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Two killed in Bangladesh as fighting rages on Myanmar border: police

A man with bullet wounds is carried into a Doctors Without Borders hospital in Bangladesh after fighting just across the frontier with Myanmar (Tanbir MIRAJ)
A man with bullet wounds is carried into a Doctors Without Borders hospital in Bangladesh after fighting just across the frontier with Myanmar (Tanbir MIRAJ)

At least two people were killed in Bangladesh Monday after mortar shells fired from Myanmar during clashes there landed across the border, as terrified residents reported heavy fighting and medics treated several with gunshot wounds.

Parts of Myanmar near the 270-kilometre (167-mile) border with Bangladesh have seen frequent clashes since November, when rebel Arakan Army (AA) fighters ended a ceasefire that had largely held since a 2021 coup.

Bangladeshi villagers living close to the border said they were fearful of the fighting, with aid agency Doctors Without Borders (MSF) saying they had treated 17 people wounded in the clashes on Sunday following fighting at the Bangladesh-Myanmar border.

"All the patients had gunshot wounds", MSF said Monday. "Two were in life-threatening condition, and five were seriously injured."

Local police chief Abdul Mannan said a Bangladeshi woman, named as 48-year-old Hosne Ara, and an unnamed ethnic Rohingya man had been killed Monday afternoon.

"They were sitting in the kitchen... when a mortar hit the place," Ara's daughter-in-law said.

"She was serving lunch to the Rohingya man who was hired by the family for farm work when they were hit."

With conditions deteriorating, the United Nations Security Council was to hold a closed-door meeting Monday regarding Myanmar.

Nine countries including three permanent Security Council members -- Britain, France and the United States -- issued a joint statement expressing concern about the "dire" situation in Myanmar, notably 18 million people in need of humanitarian assistance and 2.6 million displaced from their homes.

Britain's UN mission said its envoy will tell the council the countries "strongly condemn the ongoing violence harming civilians, including the military's continued use of indiscriminate air strikes."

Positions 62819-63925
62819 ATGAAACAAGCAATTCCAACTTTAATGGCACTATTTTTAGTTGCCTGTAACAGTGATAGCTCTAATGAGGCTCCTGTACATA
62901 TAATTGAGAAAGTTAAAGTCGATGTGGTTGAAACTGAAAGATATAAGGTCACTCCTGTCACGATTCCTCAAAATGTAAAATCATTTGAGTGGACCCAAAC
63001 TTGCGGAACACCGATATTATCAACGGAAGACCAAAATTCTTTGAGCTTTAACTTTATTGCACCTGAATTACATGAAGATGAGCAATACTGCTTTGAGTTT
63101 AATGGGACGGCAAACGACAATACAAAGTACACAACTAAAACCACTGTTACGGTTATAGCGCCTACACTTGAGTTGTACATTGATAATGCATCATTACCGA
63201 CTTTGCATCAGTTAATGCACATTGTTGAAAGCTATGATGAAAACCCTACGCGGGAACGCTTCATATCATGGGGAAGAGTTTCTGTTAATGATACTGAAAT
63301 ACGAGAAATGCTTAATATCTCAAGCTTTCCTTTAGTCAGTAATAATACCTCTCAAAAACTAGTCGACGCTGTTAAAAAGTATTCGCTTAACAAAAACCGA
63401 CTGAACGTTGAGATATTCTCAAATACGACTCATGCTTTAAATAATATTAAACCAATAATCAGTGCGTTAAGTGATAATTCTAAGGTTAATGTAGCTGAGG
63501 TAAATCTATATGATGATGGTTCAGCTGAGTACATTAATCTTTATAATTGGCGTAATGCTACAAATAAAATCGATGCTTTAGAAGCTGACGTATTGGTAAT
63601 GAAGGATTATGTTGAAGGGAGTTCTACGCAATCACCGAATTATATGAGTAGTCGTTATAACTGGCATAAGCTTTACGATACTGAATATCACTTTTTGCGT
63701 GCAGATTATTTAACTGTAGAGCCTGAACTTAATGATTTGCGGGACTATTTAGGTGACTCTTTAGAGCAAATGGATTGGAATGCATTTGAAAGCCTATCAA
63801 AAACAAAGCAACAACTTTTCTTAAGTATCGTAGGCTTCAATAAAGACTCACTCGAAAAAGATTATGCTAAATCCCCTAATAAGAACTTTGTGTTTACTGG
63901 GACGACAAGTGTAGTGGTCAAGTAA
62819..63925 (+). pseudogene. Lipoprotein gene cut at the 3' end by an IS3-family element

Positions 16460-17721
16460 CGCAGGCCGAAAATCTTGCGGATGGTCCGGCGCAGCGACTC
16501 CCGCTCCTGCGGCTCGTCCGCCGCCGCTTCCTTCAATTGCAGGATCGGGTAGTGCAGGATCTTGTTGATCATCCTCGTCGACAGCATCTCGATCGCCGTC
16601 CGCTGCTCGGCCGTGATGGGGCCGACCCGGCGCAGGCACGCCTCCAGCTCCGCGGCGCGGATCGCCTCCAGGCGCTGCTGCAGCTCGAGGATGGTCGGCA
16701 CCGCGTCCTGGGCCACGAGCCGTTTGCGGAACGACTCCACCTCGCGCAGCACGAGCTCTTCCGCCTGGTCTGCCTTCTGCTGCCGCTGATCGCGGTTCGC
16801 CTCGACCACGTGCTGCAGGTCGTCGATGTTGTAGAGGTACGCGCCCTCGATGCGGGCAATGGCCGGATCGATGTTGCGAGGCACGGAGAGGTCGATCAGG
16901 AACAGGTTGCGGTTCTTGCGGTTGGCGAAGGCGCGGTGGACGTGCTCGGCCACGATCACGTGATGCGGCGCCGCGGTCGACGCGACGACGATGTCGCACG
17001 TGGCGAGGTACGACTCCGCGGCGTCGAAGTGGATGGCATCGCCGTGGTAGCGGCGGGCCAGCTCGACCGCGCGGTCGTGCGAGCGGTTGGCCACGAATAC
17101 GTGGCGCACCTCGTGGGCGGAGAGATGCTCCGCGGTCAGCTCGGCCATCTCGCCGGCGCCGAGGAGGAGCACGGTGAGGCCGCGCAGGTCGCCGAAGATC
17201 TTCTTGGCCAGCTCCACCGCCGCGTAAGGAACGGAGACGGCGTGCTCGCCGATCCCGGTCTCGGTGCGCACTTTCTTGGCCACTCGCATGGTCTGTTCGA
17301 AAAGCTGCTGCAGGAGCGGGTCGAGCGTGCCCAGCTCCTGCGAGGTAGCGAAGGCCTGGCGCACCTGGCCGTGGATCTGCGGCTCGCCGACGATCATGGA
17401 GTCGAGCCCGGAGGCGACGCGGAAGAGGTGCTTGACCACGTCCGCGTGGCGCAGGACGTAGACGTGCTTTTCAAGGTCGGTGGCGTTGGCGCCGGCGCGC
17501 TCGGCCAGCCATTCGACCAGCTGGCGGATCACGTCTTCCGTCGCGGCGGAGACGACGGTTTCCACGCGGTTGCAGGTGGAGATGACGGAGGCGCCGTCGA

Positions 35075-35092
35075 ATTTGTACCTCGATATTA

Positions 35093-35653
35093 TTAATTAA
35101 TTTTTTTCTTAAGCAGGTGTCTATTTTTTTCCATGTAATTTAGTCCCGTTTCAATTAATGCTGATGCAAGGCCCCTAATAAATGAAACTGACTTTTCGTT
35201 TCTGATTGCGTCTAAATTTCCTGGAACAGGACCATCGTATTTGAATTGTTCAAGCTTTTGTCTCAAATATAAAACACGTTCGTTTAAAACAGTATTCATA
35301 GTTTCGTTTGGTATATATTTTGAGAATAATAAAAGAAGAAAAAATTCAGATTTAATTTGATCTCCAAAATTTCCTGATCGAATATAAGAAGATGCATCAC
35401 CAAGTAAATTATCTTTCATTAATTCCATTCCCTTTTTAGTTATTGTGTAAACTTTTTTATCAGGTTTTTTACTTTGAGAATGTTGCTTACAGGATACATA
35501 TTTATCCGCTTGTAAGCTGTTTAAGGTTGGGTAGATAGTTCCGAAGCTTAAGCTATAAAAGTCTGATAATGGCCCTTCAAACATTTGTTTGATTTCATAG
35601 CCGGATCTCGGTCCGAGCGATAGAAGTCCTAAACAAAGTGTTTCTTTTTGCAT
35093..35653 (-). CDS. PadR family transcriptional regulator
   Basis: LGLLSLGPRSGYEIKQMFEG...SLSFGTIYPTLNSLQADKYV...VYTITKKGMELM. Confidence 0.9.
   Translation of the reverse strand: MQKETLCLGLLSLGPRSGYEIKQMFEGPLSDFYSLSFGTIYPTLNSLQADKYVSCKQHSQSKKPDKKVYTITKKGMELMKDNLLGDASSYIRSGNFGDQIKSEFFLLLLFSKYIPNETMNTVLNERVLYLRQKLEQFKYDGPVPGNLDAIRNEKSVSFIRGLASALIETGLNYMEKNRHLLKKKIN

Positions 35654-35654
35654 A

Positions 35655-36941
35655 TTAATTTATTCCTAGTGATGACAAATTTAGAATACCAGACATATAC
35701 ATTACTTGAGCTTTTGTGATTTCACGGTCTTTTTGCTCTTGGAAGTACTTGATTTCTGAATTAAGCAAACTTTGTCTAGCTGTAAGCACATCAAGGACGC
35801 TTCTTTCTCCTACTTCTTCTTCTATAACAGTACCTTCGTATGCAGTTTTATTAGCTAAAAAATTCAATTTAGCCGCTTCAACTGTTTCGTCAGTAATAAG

- 'Not our war' -

Bangladeshi villagers living close to the border said fighting broke out across the frontier last week, with many sending their children away to relatives to escape the conflict.

"We are living in fear," said Abdus Shukkur, 75, from Tumbru Bazaar, a Bangladeshi border village. "It's not our war, but they are attacking our homes and people."

Hasina Banu, 50, returned to her home in Tumbru early Monday after four days, only to be caught in fresh clashes. She reported seeing helicopter gunships firing nearby.

"I didn't eat anything since last night," Banu said. "We are in constant fear for our life."

Bangladesh Home Minister Asaduzzaman Khan said Sunday that border police officers from neighbouring Myanmar's Rakhine state had "entered our territory for self-protection" ahead of advancing AA fighters.

A spokesman of the Border Guard Bangladesh, the country's frontier forces, told AFP Monday that "at least 95 border officers of Myanmar have crossed the border and taken shelter in Bangladeshi border posts".

A Myanmar junta spokesman could not be reached for comment on the clashes.

Myanmar's rebel Three Brotherhood Alliance, of which the AA is a member, said late Sunday that AA fighters were battling Myanmar border guard forces near Bangladesh.

They reported nearly 60 members of the Myanmar security forces had "sneaked into Bangladesh through the border and escaped with weapons".

In October, an alliance including AA insurgents and other ethnic minority fighters launched a joint offensive across northern Myanmar, seizing vital trade hubs on the Chinese border.

Last month, the alliance announced a China-mediated ceasefire, but it does not apply to areas near the Bangladeshi and Indian border, where fighting continues.

Bangladesh is already home to around one million Rohingya refugees, driven out of Myanmar in a military crackdown in 2017.

Britain and eight other countries said in their statement that conditions have "further deteriorated" in Rakhine state, and called for "the voluntary, safe, dignified, and sustainable return of Rohingya refugees and internally displaced persons."

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